Kenya AA Coffee

£4.99 £3.99

100 grams Kenya AA Coffee.  We all know it, we all love it; nothing beats a good Kenyan Coffee. But why not have the best with our very own Kenya AA Coffee, a beverage adored for its sharp acidic characteristic, strong body, and outstanding flavour. Often grown at elevations higher than 6,600 feet (approx 2,000 metres) above sea level, this wonderfully aromatic brew is considered one of the world’s greatest coffees.

And this is not without good reason. The high growing altitudes mean that the coffee beans grow slower, providing more nutrients and allowing them time to develop complex flavours as well as mature gradually. The largest and best coffee beans from Kenya are graded Kenya AA and Peaberry, the latter of which is another coffee we supply. Beans of the Kenya AA Grade are seldom used in blends and are more often sold as Single Origin Coffees. Our very own take is just that, nothing but the best.

Coffee was first introduced to Kenya in 1893 despite the coffee plant being native to neighbouring Ethiopia, discovered some many hundreds of years before. After attaining Independence from Britain in 1963, the newly formed Kenyan government continued the work of its former colonial overseers and built upon the foundations of their then fledgeling coffee industry. Today, Kenya’s coffee is known around the world, especially Kenya AA Coffee Beans.

The coffee-growing regions of Kenya include Ruiri, Thika, Kirinyaga, Mt. Kenya West, Nyeri, Kiambu, and Muranga. Coffees from each of these regions can be distinguishable through factors such as morning sun versus evening sun, which can have a noticeable impact on the characteristics of the coffee. Furthermore, rainfall is well distributed throughout the year where coffee is grown with annual precipitation estimated at 1,000mm (35”) annually.

The Coffee Industry of Kenya involves many small farms and cooperatives as well as some larger estates. Cooperatives, on average, produce about 55% of Kenya’s coffee while 45% is produced by more commercial estates. Around six million Kenyans work in the industry, with most farms consisting of anywhere between 50 and 500 coffee trees spread out over approximately 160,000 hectares throughout the country.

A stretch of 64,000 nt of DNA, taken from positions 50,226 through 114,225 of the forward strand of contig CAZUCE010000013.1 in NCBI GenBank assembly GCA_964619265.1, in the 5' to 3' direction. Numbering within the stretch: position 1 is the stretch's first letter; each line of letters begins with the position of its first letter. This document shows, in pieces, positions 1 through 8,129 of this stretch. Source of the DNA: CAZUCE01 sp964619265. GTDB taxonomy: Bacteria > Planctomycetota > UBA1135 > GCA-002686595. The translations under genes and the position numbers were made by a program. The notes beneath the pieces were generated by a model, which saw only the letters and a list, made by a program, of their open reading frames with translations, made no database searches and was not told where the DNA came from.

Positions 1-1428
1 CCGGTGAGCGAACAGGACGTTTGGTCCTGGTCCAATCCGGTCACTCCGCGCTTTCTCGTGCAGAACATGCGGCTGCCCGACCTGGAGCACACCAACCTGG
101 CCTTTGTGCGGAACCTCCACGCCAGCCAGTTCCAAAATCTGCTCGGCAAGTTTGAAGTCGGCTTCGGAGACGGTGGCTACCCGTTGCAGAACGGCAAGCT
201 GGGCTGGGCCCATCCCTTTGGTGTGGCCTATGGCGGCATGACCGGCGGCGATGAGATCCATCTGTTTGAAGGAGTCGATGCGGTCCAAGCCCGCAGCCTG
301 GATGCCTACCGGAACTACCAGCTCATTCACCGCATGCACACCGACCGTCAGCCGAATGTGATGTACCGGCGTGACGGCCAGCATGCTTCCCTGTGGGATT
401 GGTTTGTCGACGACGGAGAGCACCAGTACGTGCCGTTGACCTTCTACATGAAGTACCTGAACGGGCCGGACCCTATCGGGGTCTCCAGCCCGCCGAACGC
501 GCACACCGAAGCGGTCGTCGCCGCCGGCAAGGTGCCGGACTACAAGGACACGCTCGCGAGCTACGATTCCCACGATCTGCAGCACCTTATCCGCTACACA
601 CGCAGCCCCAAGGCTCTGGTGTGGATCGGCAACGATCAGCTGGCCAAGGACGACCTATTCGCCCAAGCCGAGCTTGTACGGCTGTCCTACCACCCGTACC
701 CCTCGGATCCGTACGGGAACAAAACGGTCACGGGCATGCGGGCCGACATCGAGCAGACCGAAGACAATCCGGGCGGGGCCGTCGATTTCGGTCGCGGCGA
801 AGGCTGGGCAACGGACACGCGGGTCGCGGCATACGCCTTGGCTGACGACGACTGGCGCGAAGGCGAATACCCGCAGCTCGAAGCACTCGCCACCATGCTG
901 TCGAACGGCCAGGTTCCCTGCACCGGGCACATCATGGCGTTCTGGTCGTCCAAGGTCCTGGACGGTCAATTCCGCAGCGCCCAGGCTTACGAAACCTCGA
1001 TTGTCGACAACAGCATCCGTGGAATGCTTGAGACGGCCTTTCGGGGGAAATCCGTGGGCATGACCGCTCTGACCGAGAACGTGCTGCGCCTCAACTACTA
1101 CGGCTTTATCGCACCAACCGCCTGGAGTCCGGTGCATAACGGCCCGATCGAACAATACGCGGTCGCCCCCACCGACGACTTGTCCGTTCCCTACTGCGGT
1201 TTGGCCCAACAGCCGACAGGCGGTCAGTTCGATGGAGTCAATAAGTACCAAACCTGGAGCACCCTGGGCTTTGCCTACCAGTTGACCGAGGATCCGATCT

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100 grams Kenya AA Coffee.  We all know it, we all love it; nothing beats a good Kenyan Coffee. But why not have the best with our very own Kenya AA Coffee, a beverage adored for its sharp acidic characteristic, strong body, and outstanding flavour. Often grown at elevations higher than 6,600 feet (approx 2,000 metres) above sea level, this wonderfully aromatic brew is considered one of the world’s greatest coffees.

And this is not without good reason. The high growing altitudes mean that the coffee beans grow slower, providing more nutrients and allowing them time to develop complex flavours as well as mature gradually. The largest and best coffee beans from Kenya are graded Kenya AA and Peaberry, the latter of which is another coffee we supply. Beans of the Kenya AA Grade are seldom used in blends and are more often sold as Single Origin Coffees. Our very own take is just that, nothing but the best.

Coffee was first introduced to Kenya in 1893 despite the coffee plant being native to neighbouring Ethiopia, discovered some many hundreds of years before. After attaining Independence from Britain in 1963, the newly formed Kenyan government continued the work of its former colonial overseers and built upon the foundations of their then fledgeling coffee industry. Today, Kenya’s coffee is known around the world, especially Kenya AA Coffee Beans.

The coffee-growing regions of Kenya include Ruiri, Thika, Kirinyaga, Mt. Kenya West, Nyeri, Kiambu, and Muranga. Coffees from each of these regions can be distinguishable through factors such as morning sun versus evening sun, which can have a noticeable impact on the characteristics of the coffee. Furthermore, rainfall is well distributed throughout the year where coffee is grown with annual precipitation estimated at 1,000mm (35”) annually.

The Coffee Industry of Kenya involves many small farms and cooperatives as well as some larger estates. Cooperatives, on average, produce about 55% of Kenya’s coffee while 45% is produced by more commercial estates. Around six million Kenyans work in the industry, with most farms consisting of anywhere between 50 and 500 coffee trees spread out over approximately 160,000 hectares throughout the country.

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